The most common award given in the case of a penalty is a 10-yard throw. Where the foul occurred determines the position on the field at which the throw is taken. Depending on the nature of the penalty, the 10 yard throw may be taken at the spot where the penalty occurred or it may be moved down the field to the next 30 yard line to advantage the fouled team. For example, if the team carrying the ball is fouled, the penalty will most likely be moved down the field to give advantage to the fouled team, however if the team carrying the ball commits the foul the ball may just be turned over to the other team at the point where the foul occurred.[2]

Not all fouls are punished with a ten-yard throw. Particularly dangerous fouls (such as hitting another player in the head or helmet with the racket) result in a free goals being awarded. If a player continues to commit fouls after being cautioned by the umpire, commits a particularly dangerous or intentional foul, or generally behaves dangerously, the umpire can dismiss the player from the field.

If both teams are responsible for a penalty, or if the ball goes out of bounds after being deflected off a horse, the game is restarted with a line up. If the penalty occurs when the ball is in the end zone, the umpire will call a line up from within the area, between the attacking 1 and defending 3 players. If the penalty occurs when the ball is in centre field the game is restarted with a line up at the nearest sideline.

It is also illegal to ride through the goal posts, if any player's horse steps all 4 legs through the posts, it is an automatic free goal to the opposing team.

Players can get the ball from the opposition by hitting at an opponent's stick in an upwards direction only, with the swing starting from below the horses quarters when swing is forward, or below the horses withers when the swing is backward. This is done either to dislodge the ball or to prevent the opposition from gaining possession of it. This is called "giving wood". Riding off is also allowed, but crossing, stopping over the ball, or elbowing all constitute fouls. Sandwiching one player between two others also constitutes a foul.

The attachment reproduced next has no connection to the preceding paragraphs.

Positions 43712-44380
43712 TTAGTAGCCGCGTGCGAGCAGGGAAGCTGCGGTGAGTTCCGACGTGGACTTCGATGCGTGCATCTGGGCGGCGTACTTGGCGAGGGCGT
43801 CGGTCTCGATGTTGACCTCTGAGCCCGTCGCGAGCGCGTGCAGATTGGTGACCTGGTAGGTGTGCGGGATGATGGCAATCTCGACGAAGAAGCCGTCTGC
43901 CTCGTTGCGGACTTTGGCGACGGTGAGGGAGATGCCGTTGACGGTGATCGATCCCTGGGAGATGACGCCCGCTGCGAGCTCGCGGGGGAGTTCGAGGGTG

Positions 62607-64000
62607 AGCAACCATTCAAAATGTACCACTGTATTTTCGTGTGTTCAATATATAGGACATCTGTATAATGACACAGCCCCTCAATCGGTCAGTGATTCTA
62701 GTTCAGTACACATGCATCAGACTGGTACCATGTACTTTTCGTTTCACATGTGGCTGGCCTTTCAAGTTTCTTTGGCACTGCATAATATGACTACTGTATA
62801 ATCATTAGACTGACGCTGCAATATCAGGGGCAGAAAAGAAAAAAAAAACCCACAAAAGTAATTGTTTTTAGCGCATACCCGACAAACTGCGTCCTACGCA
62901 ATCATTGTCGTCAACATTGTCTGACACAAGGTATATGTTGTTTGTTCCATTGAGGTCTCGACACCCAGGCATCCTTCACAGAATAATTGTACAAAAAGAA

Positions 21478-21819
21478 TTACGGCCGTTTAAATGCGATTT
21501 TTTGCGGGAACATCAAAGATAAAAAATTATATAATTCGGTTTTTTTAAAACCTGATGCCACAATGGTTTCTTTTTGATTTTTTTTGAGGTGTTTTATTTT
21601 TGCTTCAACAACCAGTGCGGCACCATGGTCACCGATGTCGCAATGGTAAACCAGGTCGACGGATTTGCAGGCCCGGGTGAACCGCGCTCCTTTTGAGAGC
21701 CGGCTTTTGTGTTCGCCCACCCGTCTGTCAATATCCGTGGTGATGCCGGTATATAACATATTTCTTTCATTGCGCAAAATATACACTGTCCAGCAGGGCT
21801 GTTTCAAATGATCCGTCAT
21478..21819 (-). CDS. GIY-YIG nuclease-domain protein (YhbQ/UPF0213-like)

History

The modern game was developed in Australia before the Second World War. In 1938 Mr. and Mrs. Edward Hirst of Sydney read an article in an English Horse Magazine on Polo Crosse. As both were keen on horse breeding and horse sports they decided to find out more about it when they got to England. On arrival, they visited the National School of Equitation at Kingston Vale near London, where two instructors had developed an exercise to supplement the work at the riding School and help young riders take better charge of their horses.[3]

The exercise was played indoors with two riders a side and markers on the wall from which the ball bounced back into play. The goals were elongated basketball nets hung at each end of the arena. The sticks were old polo sticks that had the polo mallet removed and replaced with a squash racquet head. This had a shallow string net, which they used to scoop up the ball. The idea was to scoop up the ball, which was a little larger than a tennis ball, ride with it to the end of the arena and drop it into the net to score.

Realising the possibilities of this exercise as an outdoor horse sport, the couple returned to Australia with sticks, balls and rule books where they sought the assistance of Alf Pitty, a well known horseman and polo player.

After many hours of discussion, practising, and much trial and error and with constant revision of the rules, they finally came up with a new and exciting game using only one horse and able to be played by a person of any age. They called the new game Polocrosse.